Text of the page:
“I took away the 401k match, I took away the car allowances… those were easy things to do,” said Calhoun. “That saved us maybe $1-2 million a year.”
He also trimmed expenses by asking department heads to cut 10 percent of their budgets across the board.
“At that time was a little traumatic, but we had to do it,” Calhoun recalled. “That started us down the road.”
As the economy worsened, the city offered more employee buyouts.
“Whatever we did, we wanted to keep as many people working as possible,” Calhoun said. “We didn’t want to have layoffs.”
City officials say 244 employees have taken buyouts and 73 percent of the vacancies created by those lost positions have remained unfilled or taken away all together. In 2009 the city employed 1,280 people in nonpublic safety areas. The number now is down to 1,060. A fifth round of buyouts will cut nearly 100 more city positions by the time the buyouts end later this year.
“Now, we’re getting to the point where if we have more cuts, the city council may have to look at reducing some services,” said Calhoun. “We’ve asked the employees to do more with less and they’ve been doing that but things are starting to fall through the cracks.”
Still, Calhoun is optimistic about the city’s position and believes its direction is improving.
“We hope we’ve bottomed out,” Calhoun said. “There are a number of projects that have a great potential of moving forward.”
He points to signs of an economic recovery that bode well for Henderson.
One of the projects he thinks will bring jobs to Henderson is the recently announced $156 million expansion of St. Rose Dominican Hospitals’ Siena campus.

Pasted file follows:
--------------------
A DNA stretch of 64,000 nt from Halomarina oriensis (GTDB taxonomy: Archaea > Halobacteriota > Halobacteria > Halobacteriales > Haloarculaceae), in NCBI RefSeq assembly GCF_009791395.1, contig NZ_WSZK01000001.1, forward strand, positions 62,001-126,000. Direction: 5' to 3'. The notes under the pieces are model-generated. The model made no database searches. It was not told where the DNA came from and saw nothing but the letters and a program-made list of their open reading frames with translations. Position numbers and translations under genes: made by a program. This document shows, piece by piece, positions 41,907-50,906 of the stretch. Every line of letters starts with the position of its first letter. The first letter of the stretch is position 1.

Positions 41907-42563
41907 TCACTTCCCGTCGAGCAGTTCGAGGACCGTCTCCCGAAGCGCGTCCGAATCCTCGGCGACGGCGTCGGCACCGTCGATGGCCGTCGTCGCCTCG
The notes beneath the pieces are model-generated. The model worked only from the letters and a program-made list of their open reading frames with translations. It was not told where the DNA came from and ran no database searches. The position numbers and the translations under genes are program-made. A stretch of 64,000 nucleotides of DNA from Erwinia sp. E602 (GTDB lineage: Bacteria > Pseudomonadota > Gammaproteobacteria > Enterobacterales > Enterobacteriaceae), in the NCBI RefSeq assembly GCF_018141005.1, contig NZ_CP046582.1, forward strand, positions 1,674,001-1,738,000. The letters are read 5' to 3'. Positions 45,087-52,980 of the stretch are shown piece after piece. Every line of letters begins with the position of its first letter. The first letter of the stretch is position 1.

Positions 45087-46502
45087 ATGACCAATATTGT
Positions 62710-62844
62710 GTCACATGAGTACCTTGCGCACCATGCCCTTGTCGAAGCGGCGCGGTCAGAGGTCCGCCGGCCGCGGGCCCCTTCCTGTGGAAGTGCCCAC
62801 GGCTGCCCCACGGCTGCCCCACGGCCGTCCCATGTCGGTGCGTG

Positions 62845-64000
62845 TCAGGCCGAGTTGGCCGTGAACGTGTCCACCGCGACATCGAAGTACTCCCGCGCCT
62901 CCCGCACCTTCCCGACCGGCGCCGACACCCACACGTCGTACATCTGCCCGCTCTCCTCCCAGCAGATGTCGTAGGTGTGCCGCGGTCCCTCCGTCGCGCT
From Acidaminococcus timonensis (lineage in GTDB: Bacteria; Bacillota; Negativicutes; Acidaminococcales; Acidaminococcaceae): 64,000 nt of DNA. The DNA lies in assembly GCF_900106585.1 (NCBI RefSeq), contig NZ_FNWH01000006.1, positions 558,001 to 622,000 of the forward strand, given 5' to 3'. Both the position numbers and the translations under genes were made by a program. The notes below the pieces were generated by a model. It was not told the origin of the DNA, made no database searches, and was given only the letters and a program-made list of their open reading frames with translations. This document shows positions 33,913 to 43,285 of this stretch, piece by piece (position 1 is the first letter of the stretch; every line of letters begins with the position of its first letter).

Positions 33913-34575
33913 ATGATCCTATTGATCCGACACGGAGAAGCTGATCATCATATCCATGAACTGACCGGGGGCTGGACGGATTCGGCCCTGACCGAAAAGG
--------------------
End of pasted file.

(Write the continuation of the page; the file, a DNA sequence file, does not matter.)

“It’s going to help as far as showing we’re still a viable community,” said Calhoun.
Union Village, a planned $1.5 billion, privately financed integrated hospital and retail campus, and the Henderson Sports Complex, a proposed stadium big enough to hold professional baseball and/or soccer games, are two other major developments Calhoun believes will bring jobs and other businesses to Henderson.
The city has put nearly $8 million of a promised $25 million in public funding into the Henderson Space and Science Center project, which is envisioned as a state-of-the-art museum and learning center. But last month Calhoun wrote a letter to council members urging them to suspend further funding of the center, in the best interest of the city.
“To give them the money right now, in my opinion, would be fruitless,” Calhoun said. “The space and science center needs to go out and try to get donations. The $17.2 million is not going to build anything.”
For a career that spans three decades, Calhoun said his biggest accomplishment was working as a team with city employees to transform Henderson’s image to one of a premier community and the second-largest city in Nevada.
“We’ve had some great developments and master plans that are looked at nationwide,” said Calhoun. “People are now contacting the city for advice and information and leadership.”
The city, he said, will do just fine without him.
“The way we’ve put things into place and our policies on finances, we should be able to weather the storm.”